Day 9 : Podcast Transcription : Unleashing the Full Potential of the Spoken Word


Today I spent another hour working through the remaining TranscribeMe training modules while simultaneously going through the style guide one page at a time. The training modules provide good information and some practice on the kinds of grammar and proofreading skills you will commonly use when transcribing the audio, in addition to the markup tags which are used to deal with any factors in the audio which are either not formally in the realm of speech transcription proper (ex. [silence] to denote a speaker’s silence for tens seconds or more, [inaudible] to denote that the speech is simply too unclear (at least for you) to decipher, and various other useful ones). Learning to use the tags properly allows you to deal with essentially ANY issue which comes up in the audio which acts as an obstacle to you properly transcribing every word in the project.

When I completed the training modules I simply moved in the same manner through the test. Since it is possible to answer a few questions and then log off of the internet, log back on and simply resume the test, I proceeded to take my time with the exam while also continuing to work through the style guide. During the test itself there were a few instances where I needed to directly refer to the style guide in order to answer a question (or transcribe one of the audio files) properly.

Most of the test was straight forward and the questions could be easily answered correctly by anyone who had paid attention during the training and read carefully through the style guide. For some reason, however, in the second part of the exam (right before the end) I ran into some difficulty in the transcription section which I couldn’t seem to figure out. In fact, they give you a certain number of tries to get it right and then, if not successful, you must restart the whole test. So after trying twice I was getting worried that I would have to do all the work of restarting the exam. Luckily, my research instincts came to my aid. After carefully re-reading the style guide a few more times and still not being able to get past the trouble spot in the exam I decided that I needed to try and find additional information about the TranscribeMe system. Luckily, my instincts were correct and I found the answer in one of the videos on the TranscribeMe training videos YouTube channel. In the video they explain that since the audio files have been broken down into micro-chunks then you can never be fully sure if the first word in the file you are working on is the beginning of the first sentence or a continuation of a sentence or questionfrom the previous chunk. Therefore, you are suppose to NOT add ellipses (…) at either the beginning or the end of the file. Unfortunately, although the style guide is generally quite good it does not make this point clear enough (which is the main reason why I don’t feel guilty for mentioning the issue here). I am also aware from a contact who was doing the exam at the same time that they were getting stuck at the same point in the test. I was also to find out later – once I had access to the internal social media message board – that many people had had this problem at this same point in the exam. Fortunately for me, my research training had saved me from unnecessary hassle. Again, the strategy of taking in as much information about a subject from as many sources as possible enabled me to find a solution to this issue without having to bother anyone or wait for a response. This same research strategy has safeguarded my from various problems in the past. As a result of my diligence I avoided the frustration and waste of time of having to repeat the test. In fact, once I found the solution I gave the test one last try and – with fingers crossed and by making the appropriate changes – this time I was relieved to see that I passed.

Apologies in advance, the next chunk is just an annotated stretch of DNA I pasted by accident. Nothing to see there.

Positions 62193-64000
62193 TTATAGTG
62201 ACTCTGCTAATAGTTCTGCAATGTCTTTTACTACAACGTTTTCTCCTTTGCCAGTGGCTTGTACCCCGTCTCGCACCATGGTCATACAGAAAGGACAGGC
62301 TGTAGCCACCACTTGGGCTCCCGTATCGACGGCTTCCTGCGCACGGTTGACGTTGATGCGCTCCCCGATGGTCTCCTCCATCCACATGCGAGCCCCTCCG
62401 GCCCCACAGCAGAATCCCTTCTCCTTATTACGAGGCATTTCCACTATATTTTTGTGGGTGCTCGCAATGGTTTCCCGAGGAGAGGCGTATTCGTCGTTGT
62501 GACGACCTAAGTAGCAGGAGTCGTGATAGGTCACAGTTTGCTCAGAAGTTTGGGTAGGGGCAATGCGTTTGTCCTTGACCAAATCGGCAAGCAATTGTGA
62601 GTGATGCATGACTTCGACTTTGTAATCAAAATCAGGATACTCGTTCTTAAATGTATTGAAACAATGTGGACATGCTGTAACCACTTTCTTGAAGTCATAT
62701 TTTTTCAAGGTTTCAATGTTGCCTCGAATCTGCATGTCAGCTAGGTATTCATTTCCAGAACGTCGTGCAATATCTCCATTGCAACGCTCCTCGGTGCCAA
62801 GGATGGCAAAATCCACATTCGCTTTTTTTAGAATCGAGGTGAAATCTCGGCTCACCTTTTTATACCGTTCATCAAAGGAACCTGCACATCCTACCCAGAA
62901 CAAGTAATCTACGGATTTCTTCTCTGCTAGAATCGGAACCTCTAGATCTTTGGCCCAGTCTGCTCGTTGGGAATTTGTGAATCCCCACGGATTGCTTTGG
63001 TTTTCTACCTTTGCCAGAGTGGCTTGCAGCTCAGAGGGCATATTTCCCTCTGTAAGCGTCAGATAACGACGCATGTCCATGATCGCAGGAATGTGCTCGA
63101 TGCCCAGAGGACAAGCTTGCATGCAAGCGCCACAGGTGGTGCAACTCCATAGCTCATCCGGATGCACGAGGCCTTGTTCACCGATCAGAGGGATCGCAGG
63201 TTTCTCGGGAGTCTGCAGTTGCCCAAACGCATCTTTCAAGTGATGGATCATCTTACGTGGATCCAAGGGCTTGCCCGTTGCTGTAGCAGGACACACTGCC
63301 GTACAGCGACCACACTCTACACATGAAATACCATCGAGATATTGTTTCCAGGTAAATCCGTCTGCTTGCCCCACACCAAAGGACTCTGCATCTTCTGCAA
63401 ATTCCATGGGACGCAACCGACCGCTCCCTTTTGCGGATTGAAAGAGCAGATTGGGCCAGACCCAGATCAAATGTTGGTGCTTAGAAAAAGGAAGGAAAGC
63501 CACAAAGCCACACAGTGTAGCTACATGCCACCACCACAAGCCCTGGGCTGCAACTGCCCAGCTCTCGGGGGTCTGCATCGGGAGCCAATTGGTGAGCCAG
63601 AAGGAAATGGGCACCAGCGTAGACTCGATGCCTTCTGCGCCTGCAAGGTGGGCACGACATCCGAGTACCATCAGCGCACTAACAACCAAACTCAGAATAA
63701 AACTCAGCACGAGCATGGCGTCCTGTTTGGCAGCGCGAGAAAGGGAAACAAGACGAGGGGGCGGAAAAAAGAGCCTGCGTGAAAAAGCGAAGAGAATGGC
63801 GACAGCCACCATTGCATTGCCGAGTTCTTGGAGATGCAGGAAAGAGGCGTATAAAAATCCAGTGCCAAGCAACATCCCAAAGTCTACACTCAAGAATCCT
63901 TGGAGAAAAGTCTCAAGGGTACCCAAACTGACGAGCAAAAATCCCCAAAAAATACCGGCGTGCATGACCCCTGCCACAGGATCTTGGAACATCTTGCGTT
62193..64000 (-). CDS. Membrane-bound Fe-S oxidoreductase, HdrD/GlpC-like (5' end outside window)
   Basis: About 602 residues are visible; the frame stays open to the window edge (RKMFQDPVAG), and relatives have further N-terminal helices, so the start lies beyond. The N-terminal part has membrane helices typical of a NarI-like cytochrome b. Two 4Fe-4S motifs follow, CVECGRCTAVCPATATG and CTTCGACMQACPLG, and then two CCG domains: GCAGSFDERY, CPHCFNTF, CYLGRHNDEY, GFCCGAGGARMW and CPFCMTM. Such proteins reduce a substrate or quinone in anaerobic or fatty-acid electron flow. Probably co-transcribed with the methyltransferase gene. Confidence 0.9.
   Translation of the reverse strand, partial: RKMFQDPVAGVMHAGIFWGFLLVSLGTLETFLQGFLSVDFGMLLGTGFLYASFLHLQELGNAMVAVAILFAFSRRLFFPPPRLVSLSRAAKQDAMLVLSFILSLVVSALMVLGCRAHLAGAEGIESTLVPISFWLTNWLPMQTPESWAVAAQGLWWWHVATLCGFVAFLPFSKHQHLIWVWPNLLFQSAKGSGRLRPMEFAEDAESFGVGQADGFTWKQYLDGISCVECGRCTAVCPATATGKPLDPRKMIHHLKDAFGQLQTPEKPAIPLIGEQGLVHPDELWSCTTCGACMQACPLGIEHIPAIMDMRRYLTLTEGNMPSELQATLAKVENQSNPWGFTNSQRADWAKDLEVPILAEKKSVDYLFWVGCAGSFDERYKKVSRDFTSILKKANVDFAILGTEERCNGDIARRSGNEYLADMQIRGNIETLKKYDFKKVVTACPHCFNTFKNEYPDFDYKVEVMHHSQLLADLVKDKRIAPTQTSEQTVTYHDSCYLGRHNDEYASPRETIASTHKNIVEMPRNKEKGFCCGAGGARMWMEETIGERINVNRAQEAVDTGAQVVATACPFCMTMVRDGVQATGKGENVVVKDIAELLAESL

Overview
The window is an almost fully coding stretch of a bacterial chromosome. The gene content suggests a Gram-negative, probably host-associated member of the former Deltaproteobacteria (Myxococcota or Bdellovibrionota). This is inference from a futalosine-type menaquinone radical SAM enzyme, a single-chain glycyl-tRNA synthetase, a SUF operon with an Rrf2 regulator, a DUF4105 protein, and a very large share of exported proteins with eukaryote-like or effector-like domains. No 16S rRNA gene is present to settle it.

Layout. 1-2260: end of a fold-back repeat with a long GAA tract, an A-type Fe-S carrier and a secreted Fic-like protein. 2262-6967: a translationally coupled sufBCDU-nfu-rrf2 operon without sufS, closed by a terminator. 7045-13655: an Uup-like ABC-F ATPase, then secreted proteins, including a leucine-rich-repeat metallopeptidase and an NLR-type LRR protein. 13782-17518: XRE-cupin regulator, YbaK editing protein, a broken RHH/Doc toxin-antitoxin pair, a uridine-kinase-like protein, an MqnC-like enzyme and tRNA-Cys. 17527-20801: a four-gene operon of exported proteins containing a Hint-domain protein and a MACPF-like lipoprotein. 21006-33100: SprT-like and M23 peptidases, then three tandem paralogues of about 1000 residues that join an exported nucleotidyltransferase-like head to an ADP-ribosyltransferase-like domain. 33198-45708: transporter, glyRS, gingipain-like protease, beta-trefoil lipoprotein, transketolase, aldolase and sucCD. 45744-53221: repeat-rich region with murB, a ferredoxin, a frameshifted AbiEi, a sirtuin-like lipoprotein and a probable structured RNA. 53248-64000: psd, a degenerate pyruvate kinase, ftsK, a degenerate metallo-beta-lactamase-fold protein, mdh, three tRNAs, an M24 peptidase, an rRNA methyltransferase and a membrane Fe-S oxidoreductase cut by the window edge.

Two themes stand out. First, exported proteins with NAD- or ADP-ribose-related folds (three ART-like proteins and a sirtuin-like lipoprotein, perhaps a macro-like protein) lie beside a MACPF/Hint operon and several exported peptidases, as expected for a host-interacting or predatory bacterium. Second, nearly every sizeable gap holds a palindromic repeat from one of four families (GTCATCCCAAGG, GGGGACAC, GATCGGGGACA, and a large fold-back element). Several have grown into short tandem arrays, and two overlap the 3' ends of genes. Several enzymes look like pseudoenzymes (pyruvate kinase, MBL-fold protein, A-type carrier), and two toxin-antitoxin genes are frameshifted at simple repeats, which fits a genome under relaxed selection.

Once the exam was passed a page came up which explained that I would be contacted shortly by an administrator who would direct me in how to access the workhub and begin working on audio files, interact with the community, and all of the other good things that certified TranscribeMe transcriptionist are able to do. At this point I simply continued working through the style guide, blog posts and other resources I had collected (of which there were already enough to keep me busy for months). Once the administrators contacted me and gave the green light I would simply add the new resources and tasks which then became available available to the overall mix and “things to do” lists. It is all just one continuous training process.

The Connection Between Transcription and Podcasting

I have always had a serious interest in podcasting. I am constantly listening to various podcasts each day and I find that the format has some unique features which make it better than printed text or video in some circumstances and for certain purposes. For instance, on many days I spend so much time sitting up looking at the computer screen and I just want to be able to lay down and listen to some interesting content. In fact, I often schedule my research to alternate between “sitting up” tasks and “laying down listening” tasks. This is much healthier for the back and eyes than constant screen exposure. You can imagine what great pleasure I have found in the fact that the first transcription company I started working for within the last few weeks issues a continuous and eclectic supply of podcasts for transcription and editing.